One of the most interesting features of the Synod is the presence of the foreign theologians. Of these there were 27, representing the Reformed churches of Great Britain, the Palatinate, Hessia, Switzerland, Wetteraw, Geneva, Bremen, and Emden. Delegates from France were invited, but were unable to attend because of government interference. In addition, the Synod also received the written opinions of the aged Dr. David Paraeus, from the University of Heidel­berg, who by reason of age and infirmity was unable to attend, as well as the written opinion of Petrus Molinaeus, minister at Paris, concerning the Five Art­icles of the Remonstrants. Here again one is imme­diately struck by the fact that at this Synod the very flower of the Reformation was represented. For many of these men were not only the giants in the church at that time, but were only a step or two removed in history from the Reformers themselves.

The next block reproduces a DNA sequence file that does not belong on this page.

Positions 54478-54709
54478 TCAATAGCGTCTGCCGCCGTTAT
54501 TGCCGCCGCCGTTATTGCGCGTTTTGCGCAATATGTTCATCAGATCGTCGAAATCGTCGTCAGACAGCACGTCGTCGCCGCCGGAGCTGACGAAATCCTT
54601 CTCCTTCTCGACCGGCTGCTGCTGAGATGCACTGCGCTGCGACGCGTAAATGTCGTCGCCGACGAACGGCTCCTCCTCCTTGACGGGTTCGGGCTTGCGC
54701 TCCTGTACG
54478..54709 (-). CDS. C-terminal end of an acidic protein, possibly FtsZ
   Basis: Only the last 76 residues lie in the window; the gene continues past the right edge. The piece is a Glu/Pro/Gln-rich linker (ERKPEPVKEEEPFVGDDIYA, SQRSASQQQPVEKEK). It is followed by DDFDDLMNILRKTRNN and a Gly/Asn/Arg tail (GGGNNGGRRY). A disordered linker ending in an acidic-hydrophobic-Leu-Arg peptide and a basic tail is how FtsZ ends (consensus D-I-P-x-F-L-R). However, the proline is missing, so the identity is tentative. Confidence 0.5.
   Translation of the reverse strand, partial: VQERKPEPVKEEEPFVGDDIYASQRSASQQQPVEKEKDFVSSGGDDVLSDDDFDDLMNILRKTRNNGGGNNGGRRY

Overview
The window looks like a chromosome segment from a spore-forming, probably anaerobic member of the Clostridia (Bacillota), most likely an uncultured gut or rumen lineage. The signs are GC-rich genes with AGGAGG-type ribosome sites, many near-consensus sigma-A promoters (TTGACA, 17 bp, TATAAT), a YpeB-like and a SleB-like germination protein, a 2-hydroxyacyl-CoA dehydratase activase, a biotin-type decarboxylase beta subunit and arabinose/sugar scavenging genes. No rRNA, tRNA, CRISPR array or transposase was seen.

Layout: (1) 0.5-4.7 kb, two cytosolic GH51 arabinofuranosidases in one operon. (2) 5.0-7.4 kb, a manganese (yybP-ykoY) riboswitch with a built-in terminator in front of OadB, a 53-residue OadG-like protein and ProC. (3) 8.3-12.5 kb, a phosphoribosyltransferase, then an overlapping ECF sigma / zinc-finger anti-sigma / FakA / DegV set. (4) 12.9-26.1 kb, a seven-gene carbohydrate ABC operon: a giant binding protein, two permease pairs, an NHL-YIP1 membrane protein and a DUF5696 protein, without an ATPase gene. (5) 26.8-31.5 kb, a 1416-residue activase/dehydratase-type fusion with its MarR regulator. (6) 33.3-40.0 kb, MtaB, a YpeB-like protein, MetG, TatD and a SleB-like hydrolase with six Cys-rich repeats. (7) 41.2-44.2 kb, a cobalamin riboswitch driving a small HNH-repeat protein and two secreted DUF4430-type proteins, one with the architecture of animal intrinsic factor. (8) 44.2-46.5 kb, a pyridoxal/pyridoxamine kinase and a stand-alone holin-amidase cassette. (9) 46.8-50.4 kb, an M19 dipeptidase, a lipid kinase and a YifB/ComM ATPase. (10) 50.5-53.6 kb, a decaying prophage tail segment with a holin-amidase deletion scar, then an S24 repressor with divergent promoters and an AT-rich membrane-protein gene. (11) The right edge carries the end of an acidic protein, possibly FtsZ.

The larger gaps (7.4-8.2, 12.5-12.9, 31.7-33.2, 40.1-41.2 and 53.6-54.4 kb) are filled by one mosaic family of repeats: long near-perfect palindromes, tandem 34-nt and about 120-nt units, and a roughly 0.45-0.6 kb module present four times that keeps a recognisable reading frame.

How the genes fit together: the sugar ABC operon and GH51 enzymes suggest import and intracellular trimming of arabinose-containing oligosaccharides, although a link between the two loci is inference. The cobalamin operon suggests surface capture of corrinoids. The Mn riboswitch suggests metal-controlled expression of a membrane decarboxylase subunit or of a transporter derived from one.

In the meantime, we must not imagine that the Synod was really a sort of Ecumenical Council of the Reformed churches at that time. On the one hand, it cannot be gainsaid that the delegates from foreign churches had more than an advisory vote, at least in the sense that we speak of an advisory vote today. In consulting the Acta, as well as a detailed history of the Synod such as that of Dr. Wagenaar, it becomes plain that the foreign theologians played a very active part in the Synod and wielded much influence. In the first stages of the Synod they spoke and argued a­bout the attitude and treatment of the Arminians right along with the national delegates. And in fact, throughout the sessions of Synod it appears that their influence was large, and that the national delegates were very loath, to say the least, to act without the approval of the foreign delegates. Besides, when it came to the matter of treating the Arminian heresies, all the foreign delegations handed in their opinions concerning the Five Articles along with the national delegations. And these were treated on equal footing. In fact, there are places in the Canons where the par­ticular formulations adopted were so formulated large­ly through the influence of the foreign delegates. Es­pecially the English theologians seemed to have much influence, due undoubtedly to the fact that there was close political intercourse between England and the Netherlands at the time. And when finally the Canons themselves had to be formulated, all the doctrinal opinions of the various delegations having been heard, the foreign delegates were very active again. For three of them, Carleton (the English bishop), Scultetus (from the Palatinate), and Diodati (from Geneva), took their places in the committee of nine which was to serve the Synod with Concept-Canons. Besides, the Canons as finally adopted were signed not only by the national but also by the foreign delegates, even though the Swiss theologians had been expressly forbidden to do so.